As far as we are concerned, there is no other way to increase the quality of students and their overall performance in qualifying examinations other than by improving quality of education and infrastructures in schools. This would require that government halts its anti-poor policies of education underfunding and commercialization and immediately improve funding of education in order to address the acute shortfall in infrastructures and quality staff which is the bane of public education in the country. So long government continues to underfund public education; the quality of students will continue to worsen.

In the same vein, Leadership newspaper of August 25, 2017, the JAMB quotes the Registrar, Ishaq Oloyede, also while justifying the new cut-off marks saying that, “30 per cent of those in higher institutions do not take JAMB or have less than the cut-off marks. The admission process is now automated with direct involvement of the registrar of JAMB for final approval. “We have agreed to regularize admissions that were done under the table this year. From next year we will not accept anything like that”.

The above quote gives the impression that there is more behind the decision to lower the cut-off marks than the above-cited excuse given by the JAMB Registrar. Private tertiary institutions are the usual culprit of this kind of lawlessness because they are often undersubscribed and are always cutting corners to increase their intake. In any case, the ERC rejects this attempt to legalize illegality. We hereby demand the names of the institutions that engaged in unlawful admission of candidates to be publicly disclosed and duly penalized.

We wish to remind the JAMB Registrar that JAMB is a public institution funded by tax payers’ monies and that he was appointed to act in favour of the interests of the general public and not private interests. Therefore if some tertiary institutions admitted students “under the table” or without following laid down rules and guidelines, the least the public expects and would accept is that they are penalized and if they are private Universities, their licenses should be revoked. To then use this illegality to take a decision that could throw our education into further crisis is unacceptable.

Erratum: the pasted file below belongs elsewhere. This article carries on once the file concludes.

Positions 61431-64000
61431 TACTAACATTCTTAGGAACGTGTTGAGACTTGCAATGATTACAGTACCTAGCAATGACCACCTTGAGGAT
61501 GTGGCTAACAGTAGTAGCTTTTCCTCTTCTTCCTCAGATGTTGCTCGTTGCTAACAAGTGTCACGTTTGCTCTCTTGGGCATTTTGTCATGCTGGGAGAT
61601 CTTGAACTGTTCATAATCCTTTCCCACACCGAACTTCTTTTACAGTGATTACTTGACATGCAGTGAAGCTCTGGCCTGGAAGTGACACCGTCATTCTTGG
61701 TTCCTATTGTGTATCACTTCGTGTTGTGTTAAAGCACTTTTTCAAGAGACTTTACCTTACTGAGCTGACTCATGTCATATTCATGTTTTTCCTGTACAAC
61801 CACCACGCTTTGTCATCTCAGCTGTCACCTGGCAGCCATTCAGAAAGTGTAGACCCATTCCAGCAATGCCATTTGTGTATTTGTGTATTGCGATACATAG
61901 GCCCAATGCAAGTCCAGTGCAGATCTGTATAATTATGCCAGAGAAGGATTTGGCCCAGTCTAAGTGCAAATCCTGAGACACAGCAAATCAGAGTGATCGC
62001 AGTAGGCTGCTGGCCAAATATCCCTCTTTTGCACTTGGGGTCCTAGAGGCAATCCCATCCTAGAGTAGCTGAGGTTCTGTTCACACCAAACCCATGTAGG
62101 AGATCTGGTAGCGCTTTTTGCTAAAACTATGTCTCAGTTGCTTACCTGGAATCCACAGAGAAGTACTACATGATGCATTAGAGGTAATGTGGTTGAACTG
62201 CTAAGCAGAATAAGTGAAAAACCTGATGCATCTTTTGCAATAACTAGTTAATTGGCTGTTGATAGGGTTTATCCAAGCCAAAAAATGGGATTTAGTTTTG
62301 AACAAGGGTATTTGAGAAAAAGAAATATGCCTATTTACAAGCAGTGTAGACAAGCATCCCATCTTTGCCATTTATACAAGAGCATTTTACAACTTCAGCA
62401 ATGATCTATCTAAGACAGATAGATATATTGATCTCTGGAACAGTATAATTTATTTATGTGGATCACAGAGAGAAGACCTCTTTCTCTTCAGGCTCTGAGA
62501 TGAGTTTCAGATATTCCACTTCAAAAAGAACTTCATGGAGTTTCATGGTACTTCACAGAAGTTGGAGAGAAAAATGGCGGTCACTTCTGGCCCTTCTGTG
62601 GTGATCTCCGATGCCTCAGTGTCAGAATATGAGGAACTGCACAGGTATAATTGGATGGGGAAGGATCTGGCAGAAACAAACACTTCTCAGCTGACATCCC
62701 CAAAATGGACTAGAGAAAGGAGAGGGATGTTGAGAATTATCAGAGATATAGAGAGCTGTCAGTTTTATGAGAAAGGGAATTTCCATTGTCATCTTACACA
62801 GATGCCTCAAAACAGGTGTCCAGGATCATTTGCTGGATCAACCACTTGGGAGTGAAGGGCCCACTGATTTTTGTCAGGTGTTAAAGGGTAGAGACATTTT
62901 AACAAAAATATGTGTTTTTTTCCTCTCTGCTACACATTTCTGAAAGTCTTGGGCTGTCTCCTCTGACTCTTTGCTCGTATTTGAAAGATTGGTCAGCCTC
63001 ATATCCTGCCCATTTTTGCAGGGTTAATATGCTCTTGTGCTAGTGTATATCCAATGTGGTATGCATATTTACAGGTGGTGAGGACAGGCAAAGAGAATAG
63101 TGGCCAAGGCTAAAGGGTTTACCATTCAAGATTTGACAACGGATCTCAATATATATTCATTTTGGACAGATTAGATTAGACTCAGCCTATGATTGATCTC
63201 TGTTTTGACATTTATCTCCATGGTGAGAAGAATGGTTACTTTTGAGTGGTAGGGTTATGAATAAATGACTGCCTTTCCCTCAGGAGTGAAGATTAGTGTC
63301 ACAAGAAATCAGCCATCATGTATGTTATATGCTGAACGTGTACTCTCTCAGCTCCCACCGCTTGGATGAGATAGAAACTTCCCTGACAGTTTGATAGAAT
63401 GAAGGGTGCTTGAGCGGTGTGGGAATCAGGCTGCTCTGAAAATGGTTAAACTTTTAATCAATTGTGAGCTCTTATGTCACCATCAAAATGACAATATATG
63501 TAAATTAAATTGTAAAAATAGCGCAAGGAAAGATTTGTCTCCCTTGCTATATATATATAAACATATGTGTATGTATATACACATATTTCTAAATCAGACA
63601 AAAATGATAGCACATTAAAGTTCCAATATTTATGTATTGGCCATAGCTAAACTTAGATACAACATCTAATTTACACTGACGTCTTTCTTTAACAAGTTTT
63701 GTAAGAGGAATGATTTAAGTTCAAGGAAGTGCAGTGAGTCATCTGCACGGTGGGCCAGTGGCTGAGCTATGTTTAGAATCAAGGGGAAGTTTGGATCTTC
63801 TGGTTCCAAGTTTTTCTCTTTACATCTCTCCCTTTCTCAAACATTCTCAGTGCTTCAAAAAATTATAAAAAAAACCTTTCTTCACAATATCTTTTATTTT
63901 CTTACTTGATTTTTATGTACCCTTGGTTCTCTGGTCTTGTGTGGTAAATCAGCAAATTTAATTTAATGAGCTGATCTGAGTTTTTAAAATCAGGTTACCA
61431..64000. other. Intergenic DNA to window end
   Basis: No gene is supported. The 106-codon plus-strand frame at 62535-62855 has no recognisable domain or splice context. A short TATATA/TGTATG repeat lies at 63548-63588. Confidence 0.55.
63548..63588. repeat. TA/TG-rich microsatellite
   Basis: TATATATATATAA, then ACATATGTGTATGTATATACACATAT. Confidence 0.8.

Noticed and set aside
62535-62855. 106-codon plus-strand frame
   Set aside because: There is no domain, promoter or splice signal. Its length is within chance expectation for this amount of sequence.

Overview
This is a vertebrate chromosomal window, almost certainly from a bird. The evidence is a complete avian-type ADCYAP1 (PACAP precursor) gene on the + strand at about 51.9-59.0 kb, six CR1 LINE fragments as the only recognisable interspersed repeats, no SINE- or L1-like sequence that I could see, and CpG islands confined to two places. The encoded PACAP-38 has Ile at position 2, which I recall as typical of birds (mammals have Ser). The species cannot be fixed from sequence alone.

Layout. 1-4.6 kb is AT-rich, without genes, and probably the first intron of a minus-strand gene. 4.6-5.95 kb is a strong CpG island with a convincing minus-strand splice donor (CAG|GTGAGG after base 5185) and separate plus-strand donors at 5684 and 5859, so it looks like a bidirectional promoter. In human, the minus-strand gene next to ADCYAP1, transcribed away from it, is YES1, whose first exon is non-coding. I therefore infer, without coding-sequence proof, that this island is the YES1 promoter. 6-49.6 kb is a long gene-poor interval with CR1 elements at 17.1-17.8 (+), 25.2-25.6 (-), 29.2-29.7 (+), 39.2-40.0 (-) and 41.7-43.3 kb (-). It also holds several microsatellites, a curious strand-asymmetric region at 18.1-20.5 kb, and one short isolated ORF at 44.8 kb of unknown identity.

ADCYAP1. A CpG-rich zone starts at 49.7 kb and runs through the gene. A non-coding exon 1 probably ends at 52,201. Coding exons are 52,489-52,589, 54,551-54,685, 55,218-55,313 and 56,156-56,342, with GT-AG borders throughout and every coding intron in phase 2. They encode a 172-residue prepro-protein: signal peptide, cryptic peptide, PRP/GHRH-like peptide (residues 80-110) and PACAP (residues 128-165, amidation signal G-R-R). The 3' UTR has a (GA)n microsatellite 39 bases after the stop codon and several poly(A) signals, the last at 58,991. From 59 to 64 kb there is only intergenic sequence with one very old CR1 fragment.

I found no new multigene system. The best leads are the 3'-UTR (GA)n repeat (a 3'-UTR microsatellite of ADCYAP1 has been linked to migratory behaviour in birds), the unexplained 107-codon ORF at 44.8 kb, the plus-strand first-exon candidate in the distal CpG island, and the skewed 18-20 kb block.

Hassan Taiwo Soweto                                                                   Ibukun Omole                      
National Coordinator (07033697259)                                       National Secretary

Tuesday 22 August 2017


On Monday August 21, 2017, members of the Education Rights Campaign (ERC) Lagos State University (LASU) Chapter held a public meeting to discuss; Incessant ASUU Strike: Way Forward for the Nigerian Masses. The meeting held at Faculty of Education, Lagos State University. The public meeting which attracted nothing less than 75 students was addressed by series of workers/students leaders and activists including  Tony Dansu - the Secretary of ASUU LASU, Adeolu Oyekan - the Assistant Secretary of ASUU LASU, Comrade Majek and Comrade H.T Soweto (ERC National coordinator). Also in attendance was Comrade YNA Omomeewa (ERC Lagos Coordinator) and Comrade Bintinlaaye Aasim (ERC LASU Coordinator). The Public meeting was moderated by Comrade IBM Doroorike who is also the librarian of the ERC LASU branch.